Too often as parents we fall in the trap of parenting with “power.” Because, on the surface, parenting really does mean that. We are in charge of these little beings and because we know what to do, we exert that ‘power,’ which almost often leads to failure.
You heard correctly. Failure. And as a parent, there is no room for failure. (I mean this in the figurative sense.) We should always strive to be the best parents. Unless we really don’t care where our kids end up.
Parenting in the now means that when you are watching your 2-year-old writhe and scream all over the floor of a store, instead of pulling your hair out, you coolly and calmly take charge of the situation unfolding.
How do you do that? Because we have all been there, and it isn’t pretty. Or if we haven’t been there, we will be there soon. Trust me.
Smart parents know that this little child in front of me is only capable of thinking in this moment. I, on the other hand, have the capability to think far beyond. I have to control my emotions, because I can. My child cannot. And if I make an outburst, that I will most probably regret later, he/she will also learn to do the same.
This is parenting in the now.
It is much, much easier to say than do. And even easier to write than do. I still struggle with this concept today, after three kids. (How long is this learning curve????) But I tell you, that honestly once you master this concept, life becomes a tad bit easier with children. Now they know you aren’t a big bomb waiting to blow up. They know you love them, but you mean business. And in the end, that’s really what all kids want to feel. They want to feel loved. They want attention. They crave that one-on-one bonding.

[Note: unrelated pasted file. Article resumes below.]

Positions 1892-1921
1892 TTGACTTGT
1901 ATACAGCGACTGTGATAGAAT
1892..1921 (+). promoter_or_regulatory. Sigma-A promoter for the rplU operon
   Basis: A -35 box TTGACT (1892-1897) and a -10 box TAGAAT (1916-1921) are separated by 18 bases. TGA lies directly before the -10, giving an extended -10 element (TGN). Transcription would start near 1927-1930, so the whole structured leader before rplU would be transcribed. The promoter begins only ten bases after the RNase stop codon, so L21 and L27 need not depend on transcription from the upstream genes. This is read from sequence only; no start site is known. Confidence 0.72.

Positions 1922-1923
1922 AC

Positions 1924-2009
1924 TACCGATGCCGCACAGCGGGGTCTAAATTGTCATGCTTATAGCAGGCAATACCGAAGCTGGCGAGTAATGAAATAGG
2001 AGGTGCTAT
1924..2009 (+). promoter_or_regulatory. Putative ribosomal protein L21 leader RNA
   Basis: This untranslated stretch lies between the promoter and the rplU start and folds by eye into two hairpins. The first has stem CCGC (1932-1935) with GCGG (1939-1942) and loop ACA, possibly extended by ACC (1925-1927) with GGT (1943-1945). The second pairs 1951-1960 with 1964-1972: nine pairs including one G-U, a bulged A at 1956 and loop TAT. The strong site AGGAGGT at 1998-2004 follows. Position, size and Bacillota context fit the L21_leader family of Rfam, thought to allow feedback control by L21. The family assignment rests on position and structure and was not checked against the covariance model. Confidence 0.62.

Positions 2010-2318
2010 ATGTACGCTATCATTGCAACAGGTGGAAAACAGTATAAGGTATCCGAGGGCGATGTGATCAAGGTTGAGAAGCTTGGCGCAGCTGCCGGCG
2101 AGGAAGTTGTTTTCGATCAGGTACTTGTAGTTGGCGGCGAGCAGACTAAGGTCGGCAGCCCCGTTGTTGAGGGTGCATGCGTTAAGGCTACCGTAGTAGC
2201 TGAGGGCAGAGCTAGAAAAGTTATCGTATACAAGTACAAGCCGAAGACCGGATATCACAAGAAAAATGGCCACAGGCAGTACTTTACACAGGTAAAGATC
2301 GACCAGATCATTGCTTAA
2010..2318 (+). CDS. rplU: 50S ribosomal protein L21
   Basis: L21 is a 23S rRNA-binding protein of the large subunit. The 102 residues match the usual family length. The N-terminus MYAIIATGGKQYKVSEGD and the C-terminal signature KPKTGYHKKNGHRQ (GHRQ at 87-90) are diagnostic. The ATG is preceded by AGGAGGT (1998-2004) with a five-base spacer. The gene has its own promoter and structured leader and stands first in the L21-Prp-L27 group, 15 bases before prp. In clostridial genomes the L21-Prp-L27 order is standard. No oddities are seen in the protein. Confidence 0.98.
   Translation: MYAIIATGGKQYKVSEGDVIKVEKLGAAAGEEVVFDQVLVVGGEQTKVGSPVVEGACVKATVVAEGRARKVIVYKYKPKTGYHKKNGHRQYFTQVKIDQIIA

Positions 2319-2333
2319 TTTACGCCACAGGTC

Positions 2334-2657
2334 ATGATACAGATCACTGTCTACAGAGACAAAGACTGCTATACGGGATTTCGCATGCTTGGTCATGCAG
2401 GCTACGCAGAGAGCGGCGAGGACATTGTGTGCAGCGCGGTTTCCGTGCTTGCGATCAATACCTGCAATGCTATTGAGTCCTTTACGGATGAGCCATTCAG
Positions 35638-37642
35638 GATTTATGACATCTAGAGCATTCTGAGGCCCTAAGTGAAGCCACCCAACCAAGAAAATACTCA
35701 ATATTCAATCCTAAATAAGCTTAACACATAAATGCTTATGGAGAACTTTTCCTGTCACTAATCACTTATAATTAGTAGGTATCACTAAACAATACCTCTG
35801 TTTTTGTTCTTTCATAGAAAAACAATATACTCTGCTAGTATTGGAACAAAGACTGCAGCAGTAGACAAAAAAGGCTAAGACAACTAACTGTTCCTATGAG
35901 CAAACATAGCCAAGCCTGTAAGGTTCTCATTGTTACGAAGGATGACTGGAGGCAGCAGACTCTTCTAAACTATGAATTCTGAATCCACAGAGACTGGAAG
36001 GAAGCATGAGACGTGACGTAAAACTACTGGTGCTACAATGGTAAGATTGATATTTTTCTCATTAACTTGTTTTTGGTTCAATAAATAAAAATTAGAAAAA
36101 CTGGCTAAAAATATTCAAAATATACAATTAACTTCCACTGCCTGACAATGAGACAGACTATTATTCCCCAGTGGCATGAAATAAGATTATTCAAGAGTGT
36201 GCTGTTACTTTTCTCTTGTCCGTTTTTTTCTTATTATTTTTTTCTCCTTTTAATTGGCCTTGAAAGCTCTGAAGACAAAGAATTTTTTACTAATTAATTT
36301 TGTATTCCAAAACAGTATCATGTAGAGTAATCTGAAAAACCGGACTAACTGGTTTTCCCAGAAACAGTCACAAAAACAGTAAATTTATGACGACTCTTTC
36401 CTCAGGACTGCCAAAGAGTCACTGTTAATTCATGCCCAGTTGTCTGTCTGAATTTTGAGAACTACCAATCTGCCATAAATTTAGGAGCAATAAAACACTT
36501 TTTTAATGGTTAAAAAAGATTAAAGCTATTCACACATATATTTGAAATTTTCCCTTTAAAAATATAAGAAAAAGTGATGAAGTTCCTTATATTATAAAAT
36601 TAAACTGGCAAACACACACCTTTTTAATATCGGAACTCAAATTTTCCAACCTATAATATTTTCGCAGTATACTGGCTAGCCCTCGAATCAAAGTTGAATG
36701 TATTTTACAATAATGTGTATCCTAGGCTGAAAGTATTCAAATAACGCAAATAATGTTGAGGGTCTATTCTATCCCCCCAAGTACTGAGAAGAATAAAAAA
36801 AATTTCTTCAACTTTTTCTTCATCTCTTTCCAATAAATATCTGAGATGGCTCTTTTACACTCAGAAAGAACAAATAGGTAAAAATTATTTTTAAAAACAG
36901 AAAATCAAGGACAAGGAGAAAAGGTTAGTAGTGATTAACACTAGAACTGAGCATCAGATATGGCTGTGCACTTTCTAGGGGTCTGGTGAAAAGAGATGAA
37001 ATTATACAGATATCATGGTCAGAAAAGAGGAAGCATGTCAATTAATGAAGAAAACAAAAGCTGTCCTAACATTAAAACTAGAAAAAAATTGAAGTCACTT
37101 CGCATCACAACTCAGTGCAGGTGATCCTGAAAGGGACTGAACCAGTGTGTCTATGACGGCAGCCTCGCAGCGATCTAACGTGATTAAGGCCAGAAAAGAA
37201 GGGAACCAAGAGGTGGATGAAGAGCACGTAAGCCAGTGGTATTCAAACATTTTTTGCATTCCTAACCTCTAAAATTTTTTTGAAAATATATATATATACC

And more importantly, they crave stability. Kids like to know that when Baba comes home from work, we all eat dinner together. That when the call to prayer on Mama’s phone goes off, we all get ready for prayers. Why do kids care? Because it lets them know their world is safe and dependable.
So if you want to successfully pull off this parenting in the now, you must also be ready to go in the trenches. Do you spend quality time with your children? And I don’t mean cooking dinner, helping them get ready for school, and giving them a bath. While those are all great tasks, are you letting them know they are important to you?
Do you take time out of your life to just sit with them? Run cars with them? Read books with them? Play a game with them? Color with them? When you do this, then when you show them you mean business, they will readily accept your terms. Because they know they don’t have to fight to gain your attention.
While it definitely a task, it will be so sweet and worthwhile in the end. We must not forget these little beings in our care is a trust from Allah (swt). They deserve our love and attention, and God willing, if we do it correctly, we will be returned the favor.
I pray Allah (swt) gives us all the blessing to raise our children with the true values of Islam.
Editor’s note: Islamic Insights is honored to host the “Raising Faith” column by esteemed guest contributor and student from Qum, Sister Samira Rizvi. Besides being a former newspaper copy editor, Rizvi is a mother of three, an author who writes for Little Muslim Books, and maintains a personal blog. Her column will focus on her experiences in tarbiyat—the upbringing of children based on Islamic values. For past articles in the column see here.